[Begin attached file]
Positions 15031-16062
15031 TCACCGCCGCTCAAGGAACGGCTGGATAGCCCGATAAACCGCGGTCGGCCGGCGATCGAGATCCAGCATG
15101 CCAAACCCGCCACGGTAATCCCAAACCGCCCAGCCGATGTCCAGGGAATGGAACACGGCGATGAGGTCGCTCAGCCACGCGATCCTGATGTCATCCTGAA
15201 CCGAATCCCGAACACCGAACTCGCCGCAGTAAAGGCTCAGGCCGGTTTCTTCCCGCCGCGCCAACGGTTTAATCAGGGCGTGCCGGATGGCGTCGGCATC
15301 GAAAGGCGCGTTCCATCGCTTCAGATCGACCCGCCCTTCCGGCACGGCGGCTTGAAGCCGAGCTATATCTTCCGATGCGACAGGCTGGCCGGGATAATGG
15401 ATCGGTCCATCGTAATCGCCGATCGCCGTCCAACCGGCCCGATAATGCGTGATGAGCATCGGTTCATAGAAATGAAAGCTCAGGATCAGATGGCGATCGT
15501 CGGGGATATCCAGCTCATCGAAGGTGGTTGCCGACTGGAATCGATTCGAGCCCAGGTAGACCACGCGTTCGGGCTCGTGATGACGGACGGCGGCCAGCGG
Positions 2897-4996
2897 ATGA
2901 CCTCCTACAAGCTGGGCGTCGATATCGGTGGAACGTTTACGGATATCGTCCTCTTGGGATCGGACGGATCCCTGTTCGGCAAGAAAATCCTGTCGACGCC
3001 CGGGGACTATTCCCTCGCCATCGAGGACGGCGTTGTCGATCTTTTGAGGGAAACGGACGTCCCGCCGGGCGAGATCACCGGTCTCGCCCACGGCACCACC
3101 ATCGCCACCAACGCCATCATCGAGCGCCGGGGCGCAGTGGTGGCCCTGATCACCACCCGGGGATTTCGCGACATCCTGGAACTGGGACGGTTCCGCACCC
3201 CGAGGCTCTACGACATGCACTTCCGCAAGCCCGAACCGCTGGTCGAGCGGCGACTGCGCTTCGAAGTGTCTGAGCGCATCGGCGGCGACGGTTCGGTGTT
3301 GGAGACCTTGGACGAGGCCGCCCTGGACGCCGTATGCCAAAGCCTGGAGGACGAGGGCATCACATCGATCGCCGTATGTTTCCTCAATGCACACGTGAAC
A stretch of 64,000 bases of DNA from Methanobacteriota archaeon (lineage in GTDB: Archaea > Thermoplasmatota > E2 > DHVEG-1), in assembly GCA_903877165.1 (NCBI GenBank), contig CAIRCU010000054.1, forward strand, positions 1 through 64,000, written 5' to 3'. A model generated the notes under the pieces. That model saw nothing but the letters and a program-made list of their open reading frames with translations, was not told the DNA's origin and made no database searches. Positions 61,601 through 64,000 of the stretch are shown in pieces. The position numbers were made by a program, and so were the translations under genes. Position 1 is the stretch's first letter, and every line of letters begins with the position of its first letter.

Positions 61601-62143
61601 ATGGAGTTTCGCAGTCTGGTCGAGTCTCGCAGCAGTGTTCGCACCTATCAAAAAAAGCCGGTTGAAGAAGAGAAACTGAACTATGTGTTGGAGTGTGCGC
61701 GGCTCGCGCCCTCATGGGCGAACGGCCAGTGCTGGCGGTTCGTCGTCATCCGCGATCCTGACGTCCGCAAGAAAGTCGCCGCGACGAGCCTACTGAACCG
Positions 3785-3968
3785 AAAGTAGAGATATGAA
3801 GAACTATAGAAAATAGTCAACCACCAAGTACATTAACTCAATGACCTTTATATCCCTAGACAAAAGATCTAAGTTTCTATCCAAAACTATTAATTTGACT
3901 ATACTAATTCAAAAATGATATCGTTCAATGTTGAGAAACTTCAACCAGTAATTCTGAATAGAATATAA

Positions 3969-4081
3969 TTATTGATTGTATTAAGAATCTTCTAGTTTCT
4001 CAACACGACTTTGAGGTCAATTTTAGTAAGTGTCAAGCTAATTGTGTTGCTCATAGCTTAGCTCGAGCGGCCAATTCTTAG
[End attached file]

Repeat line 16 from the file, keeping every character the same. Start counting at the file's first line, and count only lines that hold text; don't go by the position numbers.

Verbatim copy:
Positions 61601-62143